Every June 12, we honor the United States Supreme Court’s 1967 decision to strike down laws in several states that banned interracial marriage. The decision was sparked by Loving v. Virginia, a court case involving Richard and Mildred Loving, an interracial couple from Virginia who married in 1958.
Hugh Evans started a movement that mobilizes “global citizens,” people who self-identify first and foremost not as members of a state, nation, or tribe but as members of the human race. In this uplifting and personal talk, learn more about how this new understanding of our place in the world is galvanizing people to take action in the fights against extreme poverty, climate change, gender inequality, and more.
My Veterinary Life hosts are joined by Pride Veterinary Medical Community (Pride VMC) members Dr. Dane Whitaker and Dr. Abby McElroy. Hear their experiences as part of both the LBGTQ+ and veterinary community. They cover everything from pronouns and why they are important to the history of PrideVMC.
What is happiness, and how can we all get some? Biochemist turned Buddhist monk Matthieu Ricard says we can train our minds in habits of well-being, to generate a true sense of serenity and fulfillment.
Sociologist Adilia James, Ph.D., discusses her research on discrimination in the veterinary profession, qualitatively explores the experiences of those in under-represented groups, and sheds light on the realities of veterinarians of color.
See clouds of neon-colored powder envelop villages across India during Holi Festival. Each year, crowds gather to celebrate the beginning of spring with an explosion of color, traditional folk music, and more.
Despite efforts by medical schools, foundations, and the government to increase diversity in the physician pipeline, the number of Black men in medicine has remained virtually stagnant since 1978. This stagnation has serious implications for patient care, since a wealth of research has shown that Black patients receive more effective care from Black doctors.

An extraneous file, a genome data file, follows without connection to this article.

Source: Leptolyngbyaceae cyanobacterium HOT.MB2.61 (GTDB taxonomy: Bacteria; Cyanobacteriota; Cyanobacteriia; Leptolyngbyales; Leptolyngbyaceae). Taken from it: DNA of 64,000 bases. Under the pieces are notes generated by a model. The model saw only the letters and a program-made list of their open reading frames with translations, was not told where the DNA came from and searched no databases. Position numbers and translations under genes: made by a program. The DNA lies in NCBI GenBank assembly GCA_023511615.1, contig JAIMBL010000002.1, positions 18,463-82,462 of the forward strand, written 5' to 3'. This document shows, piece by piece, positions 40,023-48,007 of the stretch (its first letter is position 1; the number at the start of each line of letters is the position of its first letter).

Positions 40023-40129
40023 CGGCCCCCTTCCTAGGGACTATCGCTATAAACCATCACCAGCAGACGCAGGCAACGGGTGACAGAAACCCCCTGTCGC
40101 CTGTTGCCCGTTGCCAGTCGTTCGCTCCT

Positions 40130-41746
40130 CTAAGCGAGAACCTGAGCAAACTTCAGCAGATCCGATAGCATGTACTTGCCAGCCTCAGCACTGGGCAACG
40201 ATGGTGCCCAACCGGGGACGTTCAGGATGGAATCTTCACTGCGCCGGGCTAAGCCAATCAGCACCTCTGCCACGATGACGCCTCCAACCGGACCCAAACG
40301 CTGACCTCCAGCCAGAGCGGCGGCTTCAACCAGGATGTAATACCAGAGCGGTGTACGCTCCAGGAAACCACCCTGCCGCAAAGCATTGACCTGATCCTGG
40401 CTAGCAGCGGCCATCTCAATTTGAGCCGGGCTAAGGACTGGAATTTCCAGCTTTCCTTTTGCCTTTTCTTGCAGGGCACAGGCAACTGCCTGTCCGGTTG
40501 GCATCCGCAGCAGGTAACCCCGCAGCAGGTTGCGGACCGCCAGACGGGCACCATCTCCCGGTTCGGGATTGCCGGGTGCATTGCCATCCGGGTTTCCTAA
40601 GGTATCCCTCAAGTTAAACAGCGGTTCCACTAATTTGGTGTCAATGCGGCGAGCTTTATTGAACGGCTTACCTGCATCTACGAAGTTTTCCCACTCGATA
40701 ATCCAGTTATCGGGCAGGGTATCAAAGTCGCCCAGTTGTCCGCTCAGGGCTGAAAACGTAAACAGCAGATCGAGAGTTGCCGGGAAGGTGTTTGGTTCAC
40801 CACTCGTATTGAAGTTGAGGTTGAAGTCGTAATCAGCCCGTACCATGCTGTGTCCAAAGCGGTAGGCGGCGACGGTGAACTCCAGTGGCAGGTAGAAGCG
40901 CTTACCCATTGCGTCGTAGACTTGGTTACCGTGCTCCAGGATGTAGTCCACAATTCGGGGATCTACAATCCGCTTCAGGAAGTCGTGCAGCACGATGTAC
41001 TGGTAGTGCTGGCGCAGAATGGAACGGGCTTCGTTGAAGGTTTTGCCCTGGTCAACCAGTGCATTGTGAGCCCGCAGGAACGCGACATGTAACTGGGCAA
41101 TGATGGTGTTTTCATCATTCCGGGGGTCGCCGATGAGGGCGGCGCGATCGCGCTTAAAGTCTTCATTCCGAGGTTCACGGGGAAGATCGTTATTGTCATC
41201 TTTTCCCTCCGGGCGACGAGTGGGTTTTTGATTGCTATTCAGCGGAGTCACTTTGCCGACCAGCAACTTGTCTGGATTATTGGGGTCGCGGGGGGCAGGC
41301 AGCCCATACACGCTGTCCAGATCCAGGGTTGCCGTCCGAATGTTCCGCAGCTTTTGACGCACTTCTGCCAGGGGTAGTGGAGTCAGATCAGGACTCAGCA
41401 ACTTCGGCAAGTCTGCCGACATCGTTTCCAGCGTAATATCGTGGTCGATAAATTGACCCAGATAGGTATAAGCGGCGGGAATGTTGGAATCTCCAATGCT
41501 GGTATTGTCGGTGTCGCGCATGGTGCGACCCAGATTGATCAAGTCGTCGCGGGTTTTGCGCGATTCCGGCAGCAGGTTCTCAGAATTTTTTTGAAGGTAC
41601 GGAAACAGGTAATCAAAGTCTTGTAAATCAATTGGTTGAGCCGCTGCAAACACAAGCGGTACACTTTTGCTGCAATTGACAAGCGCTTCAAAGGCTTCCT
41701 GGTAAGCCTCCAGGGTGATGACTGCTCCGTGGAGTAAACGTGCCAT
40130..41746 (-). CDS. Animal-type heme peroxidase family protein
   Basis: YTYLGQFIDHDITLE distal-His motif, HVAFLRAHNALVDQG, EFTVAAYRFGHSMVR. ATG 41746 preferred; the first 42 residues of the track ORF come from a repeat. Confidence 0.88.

June 2021 marked forty years from the first time the CDC reported on patients with HIV/AIDS in the U.S. In this episode Sam Sanders talks with activists about how LGBTQIA+ Americans got the media and the government to pay attention to the crisis.
Join the National Museum of American History for an online exploration into key social studies topics, featuring museum resources from the Smithsonian. This episode will focus on Native American Heritage Month.
Dr. Brené Brown talks with Jodi-Ann Burey and Ruchika Tulshyan about imposter syndrome and the articles they have written together on the topic, including “Stop Telling Women They Have Imposter Syndrome,” which is among the Harvard Business Review’s top 100 most-read articles in history. They talk about the contexts in which imposter syndrome was originally defined, as well as how it continues to be defined and experienced. They also talk about the problematic myths, required masks, and systemic mindsets connected with the term and how they directly work against creating a culture of belonging.
Gena Grant, a career counselor at The Ohio State University’s College of Veterinary Medicine stops by to discuss job seeking with a disability. She offers great advice on accommodations and questions to ask protentional employers.
In October 2001—20 years ago—the U.S. invaded Afghanistan in response to the attacks on September 11. Afghanistan has a long, rich, complex history and culture. A lot of it flies in the face of what those of us in the U.S. are exposed to or is in direct opposition to the stereotypes we see portrayed.
An amazing group of veterinarians sit down to chat about the impacts of the COVID-19 pandemic on women faculty. Drs. Tamara Hancock, Debbie Kochevar, Mandy Martinot, and Lubna Nasir talk about their personal experiences and observations.
This week will feature some of our favorite student podcasts about race and identity. We’ll have you moose hunting in Alaska, eating Vietnamese-style crawfish in New Orleans, and gawking over beautiful tattoo art in Illinois.